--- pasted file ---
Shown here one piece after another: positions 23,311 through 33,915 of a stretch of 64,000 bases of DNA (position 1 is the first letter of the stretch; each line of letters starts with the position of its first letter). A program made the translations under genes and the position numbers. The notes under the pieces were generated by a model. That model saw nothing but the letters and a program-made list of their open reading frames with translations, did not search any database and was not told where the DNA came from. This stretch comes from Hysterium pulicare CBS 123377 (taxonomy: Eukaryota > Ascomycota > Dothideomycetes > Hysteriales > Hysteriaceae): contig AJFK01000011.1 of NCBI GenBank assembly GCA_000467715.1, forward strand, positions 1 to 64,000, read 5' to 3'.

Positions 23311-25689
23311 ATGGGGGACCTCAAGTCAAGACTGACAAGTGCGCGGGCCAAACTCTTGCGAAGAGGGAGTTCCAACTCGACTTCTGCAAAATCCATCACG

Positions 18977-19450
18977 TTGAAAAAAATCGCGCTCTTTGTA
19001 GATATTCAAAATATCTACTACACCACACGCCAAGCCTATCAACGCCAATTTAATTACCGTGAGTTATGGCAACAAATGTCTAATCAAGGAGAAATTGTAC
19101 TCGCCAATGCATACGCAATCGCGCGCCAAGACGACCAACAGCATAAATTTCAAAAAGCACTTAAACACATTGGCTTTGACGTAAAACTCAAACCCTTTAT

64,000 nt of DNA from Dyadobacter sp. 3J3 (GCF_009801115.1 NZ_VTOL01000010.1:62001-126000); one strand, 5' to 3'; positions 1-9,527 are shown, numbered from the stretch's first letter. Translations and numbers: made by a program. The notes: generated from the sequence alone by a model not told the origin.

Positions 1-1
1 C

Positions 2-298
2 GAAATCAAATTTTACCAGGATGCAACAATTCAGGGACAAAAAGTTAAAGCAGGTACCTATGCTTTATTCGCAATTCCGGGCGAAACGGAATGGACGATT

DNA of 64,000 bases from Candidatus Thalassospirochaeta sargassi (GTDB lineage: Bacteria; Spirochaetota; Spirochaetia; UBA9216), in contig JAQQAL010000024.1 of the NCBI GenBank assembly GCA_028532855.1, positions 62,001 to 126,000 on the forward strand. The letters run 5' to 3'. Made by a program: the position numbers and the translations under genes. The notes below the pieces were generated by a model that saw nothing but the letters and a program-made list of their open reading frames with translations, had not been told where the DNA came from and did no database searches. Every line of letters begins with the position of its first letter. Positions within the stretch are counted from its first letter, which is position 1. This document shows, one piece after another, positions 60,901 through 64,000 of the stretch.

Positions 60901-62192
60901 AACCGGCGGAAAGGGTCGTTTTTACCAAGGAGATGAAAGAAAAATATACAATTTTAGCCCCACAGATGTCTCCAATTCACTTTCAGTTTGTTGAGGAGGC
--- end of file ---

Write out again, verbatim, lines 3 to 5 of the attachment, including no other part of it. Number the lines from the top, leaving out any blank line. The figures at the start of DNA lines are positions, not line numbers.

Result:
23311 ATGGGGGACCTCAAGTCAAGACTGACAAGTGCGCGGGCCAAACTCTTGCGAAGAGGGAGTTCCAACTCGACTTCTGCAAAATCCATCACG

Positions 18977-19450
18977 TTGAAAAAAATCGCGCTCTTTGTA